(I know, WSJ--but they had the video up!)
She spoke to the stark choice for women's rights under the different parties:
In that America, your new president could be a man who stands by when a public figure tries to silence a private citizen with hateful slurs. Who won't stand up to the slurs, or to any of the extreme, bigoted voices in his own party. It would be an America in which you have a new vice president who co-sponsored a bill that would allow pregnant women to die preventable deaths in our emergency rooms. An America in which states humiliate women by forcing us to endure invasive ultrasounds we don't want and our doctors say we don't need. An America in which access to birth control is controlled by people who will never use it; in which politicians redefine rape so survivors are victimized all over again; in which someone decides which domestic violence victims deserve help, and which don't. We know what this America would look like. In a few short months, it's the America we could be. But it's not the America we should be. It's not who we are.
We've also seen another future we could choose. First of all, we'd have the right to choose. It's an America in which no one can charge us more than men for the exact same health insurance; in which no one can deny us affordable access to the cancer screenings that could save our lives; in which we decide when to start our families. An America in which our president, when he hears a young woman has been verbally attacked, thinks of his daughters—not his delegates or donors—and stands with all women. And strangers come together, reach out and lift her up. And then, instead of trying to silence her, you invite me here—and give me a microphone—to amplify our voice. That's the difference.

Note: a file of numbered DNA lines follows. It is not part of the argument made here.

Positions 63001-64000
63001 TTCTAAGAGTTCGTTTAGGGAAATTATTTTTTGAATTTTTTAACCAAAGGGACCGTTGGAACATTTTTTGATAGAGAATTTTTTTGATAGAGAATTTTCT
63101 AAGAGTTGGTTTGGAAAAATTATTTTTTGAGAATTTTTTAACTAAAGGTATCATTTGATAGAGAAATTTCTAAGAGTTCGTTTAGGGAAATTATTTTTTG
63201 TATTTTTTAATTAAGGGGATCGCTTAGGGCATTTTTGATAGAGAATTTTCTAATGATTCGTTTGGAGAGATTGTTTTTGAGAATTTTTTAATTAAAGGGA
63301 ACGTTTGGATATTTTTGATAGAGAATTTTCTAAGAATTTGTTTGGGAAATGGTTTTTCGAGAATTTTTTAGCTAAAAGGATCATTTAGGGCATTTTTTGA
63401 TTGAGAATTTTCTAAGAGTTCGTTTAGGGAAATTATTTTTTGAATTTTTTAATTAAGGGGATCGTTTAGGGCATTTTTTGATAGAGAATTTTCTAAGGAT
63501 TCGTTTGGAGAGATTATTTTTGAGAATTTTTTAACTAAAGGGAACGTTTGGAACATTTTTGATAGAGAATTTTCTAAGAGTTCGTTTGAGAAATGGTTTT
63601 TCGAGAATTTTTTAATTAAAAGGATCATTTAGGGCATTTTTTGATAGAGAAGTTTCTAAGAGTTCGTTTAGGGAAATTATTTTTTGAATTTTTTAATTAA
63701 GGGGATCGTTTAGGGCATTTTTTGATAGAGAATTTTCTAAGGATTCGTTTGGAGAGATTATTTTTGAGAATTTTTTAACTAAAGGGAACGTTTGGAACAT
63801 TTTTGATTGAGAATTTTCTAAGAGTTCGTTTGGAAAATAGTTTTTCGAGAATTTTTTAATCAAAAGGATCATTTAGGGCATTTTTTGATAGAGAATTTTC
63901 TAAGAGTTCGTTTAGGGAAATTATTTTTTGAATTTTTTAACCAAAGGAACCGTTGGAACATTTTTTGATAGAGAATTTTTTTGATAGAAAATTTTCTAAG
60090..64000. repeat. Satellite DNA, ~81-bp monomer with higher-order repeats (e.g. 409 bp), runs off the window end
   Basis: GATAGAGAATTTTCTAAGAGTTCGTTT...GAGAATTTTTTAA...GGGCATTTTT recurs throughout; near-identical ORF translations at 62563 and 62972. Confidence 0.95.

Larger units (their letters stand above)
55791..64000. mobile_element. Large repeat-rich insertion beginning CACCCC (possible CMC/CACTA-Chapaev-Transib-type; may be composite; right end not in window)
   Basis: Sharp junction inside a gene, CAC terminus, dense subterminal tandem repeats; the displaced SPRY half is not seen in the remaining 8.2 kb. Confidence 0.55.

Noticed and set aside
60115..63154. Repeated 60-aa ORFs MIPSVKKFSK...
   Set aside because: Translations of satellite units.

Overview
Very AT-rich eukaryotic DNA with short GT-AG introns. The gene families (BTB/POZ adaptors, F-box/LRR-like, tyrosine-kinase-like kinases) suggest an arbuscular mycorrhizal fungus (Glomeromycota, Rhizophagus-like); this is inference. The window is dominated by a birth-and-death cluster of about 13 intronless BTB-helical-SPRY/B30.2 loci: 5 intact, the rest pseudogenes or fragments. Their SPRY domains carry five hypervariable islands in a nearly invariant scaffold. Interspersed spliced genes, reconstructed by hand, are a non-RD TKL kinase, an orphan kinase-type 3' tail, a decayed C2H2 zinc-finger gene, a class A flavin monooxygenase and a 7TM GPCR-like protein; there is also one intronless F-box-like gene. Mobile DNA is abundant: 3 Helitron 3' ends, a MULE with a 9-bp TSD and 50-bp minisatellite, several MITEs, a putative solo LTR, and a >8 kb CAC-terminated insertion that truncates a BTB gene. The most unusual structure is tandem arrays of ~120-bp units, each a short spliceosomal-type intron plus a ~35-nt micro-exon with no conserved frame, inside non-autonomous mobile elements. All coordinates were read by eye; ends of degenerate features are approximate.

I bolded the text of the speech that relates to recent legislation to make a point--Mitt Romney and Paul Ryan aren't just useless for women's reproductive freedom--they aren't benign. They are actively malignant towards the idea that women can make choices regarding their reproductive health, and they are gutless in terms of standing up for even basic civility towards women in the face of ad hominem attacks, as were waged against Fluke. I'm not looking for chivalry--chivalry is dead and good riddance! But even a tacit recognition that an unfair characterization had skewed the dialogue, just for the purposes of reopening the conversation between one party (the GOP) and the women who wondered why their bodies and choices were left to the determination of men alone--never took place.
I am very glad she was featured in prime time--because the War on Women is real, and she very capably explained how, and who is waging it.